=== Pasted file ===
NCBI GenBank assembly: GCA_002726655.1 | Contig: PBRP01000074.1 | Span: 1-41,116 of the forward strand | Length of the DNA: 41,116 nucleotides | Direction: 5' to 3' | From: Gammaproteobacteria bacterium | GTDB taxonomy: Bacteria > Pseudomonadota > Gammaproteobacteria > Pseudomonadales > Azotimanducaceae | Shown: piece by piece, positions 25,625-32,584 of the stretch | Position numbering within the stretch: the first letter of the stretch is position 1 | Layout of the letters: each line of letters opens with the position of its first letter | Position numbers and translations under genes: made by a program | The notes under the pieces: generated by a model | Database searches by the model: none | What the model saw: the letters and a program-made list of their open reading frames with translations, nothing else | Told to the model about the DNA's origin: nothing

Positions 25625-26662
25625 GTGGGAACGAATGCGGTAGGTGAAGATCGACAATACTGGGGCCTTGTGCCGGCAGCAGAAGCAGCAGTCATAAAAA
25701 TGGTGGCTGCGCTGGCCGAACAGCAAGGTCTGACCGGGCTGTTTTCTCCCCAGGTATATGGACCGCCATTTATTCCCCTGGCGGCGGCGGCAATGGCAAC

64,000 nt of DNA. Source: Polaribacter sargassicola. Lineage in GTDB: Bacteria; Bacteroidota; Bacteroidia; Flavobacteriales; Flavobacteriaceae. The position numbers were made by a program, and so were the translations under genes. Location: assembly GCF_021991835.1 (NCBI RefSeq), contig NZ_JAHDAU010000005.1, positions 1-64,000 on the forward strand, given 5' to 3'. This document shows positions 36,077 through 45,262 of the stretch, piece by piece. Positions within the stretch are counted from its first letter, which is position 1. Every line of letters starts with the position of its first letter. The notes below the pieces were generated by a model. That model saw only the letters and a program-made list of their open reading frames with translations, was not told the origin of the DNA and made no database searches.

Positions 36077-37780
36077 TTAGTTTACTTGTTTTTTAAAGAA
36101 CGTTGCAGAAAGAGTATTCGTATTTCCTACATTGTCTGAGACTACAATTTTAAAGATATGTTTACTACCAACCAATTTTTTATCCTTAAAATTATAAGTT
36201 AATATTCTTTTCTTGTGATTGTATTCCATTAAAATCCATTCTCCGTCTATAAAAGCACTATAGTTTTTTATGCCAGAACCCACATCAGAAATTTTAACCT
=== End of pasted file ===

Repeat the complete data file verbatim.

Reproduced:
NCBI GenBank assembly: GCA_002726655.1 | Contig: PBRP01000074.1 | Span: 1-41,116 of the forward strand | Length of the DNA: 41,116 nucleotides | Direction: 5' to 3' | From: Gammaproteobacteria bacterium | GTDB taxonomy: Bacteria > Pseudomonadota > Gammaproteobacteria > Pseudomonadales > Azotimanducaceae | Shown: piece by piece, positions 25,625-32,584 of the stretch | Position numbering within the stretch: the first letter of the stretch is position 1 | Layout of the letters: each line of letters opens with the position of its first letter | Position numbers and translations under genes: made by a program | The notes under the pieces: generated by a model | Database searches by the model: none | What the model saw: the letters and a program-made list of their open reading frames with translations, nothing else | Told to the model about the DNA's origin: nothing

Positions 25625-26662
25625 GTGGGAACGAATGCGGTAGGTGAAGATCGACAATACTGGGGCCTTGTGCCGGCAGCAGAAGCAGCAGTCATAAAAA
25701 TGGTGGCTGCGCTGGCCGAACAGCAAGGTCTGACCGGGCTGTTTTCTCCCCAGGTATATGGACCGCCATTTATTCCCCTGGCGGCGGCGGCAATGGCAAC

64,000 nt of DNA. Source: Polaribacter sargassicola. Lineage in GTDB: Bacteria; Bacteroidota; Bacteroidia; Flavobacteriales; Flavobacteriaceae. The position numbers were made by a program, and so were the translations under genes. Location: assembly GCF_021991835.1 (NCBI RefSeq), contig NZ_JAHDAU010000005.1, positions 1-64,000 on the forward strand, given 5' to 3'. This document shows positions 36,077 through 45,262 of the stretch, piece by piece. Positions within the stretch are counted from its first letter, which is position 1. Every line of letters starts with the position of its first letter. The notes below the pieces were generated by a model. That model saw only the letters and a program-made list of their open reading frames with translations, was not told the origin of the DNA and made no database searches.

Positions 36077-37780
36077 TTAGTTTACTTGTTTTTTAAAGAA
36101 CGTTGCAGAAAGAGTATTCGTATTTCCTACATTGTCTGAGACTACAATTTTAAAGATATGTTTACTACCAACCAATTTTTTATCCTTAAAATTATAAGTT
36201 AATATTCTTTTCTTGTGATTGTATTCCATTAAAATCCATTCTCCGTCTATAAAAGCACTATAGTTTTTTATGCCAGAACCCACATCAGAAATTTTAACCT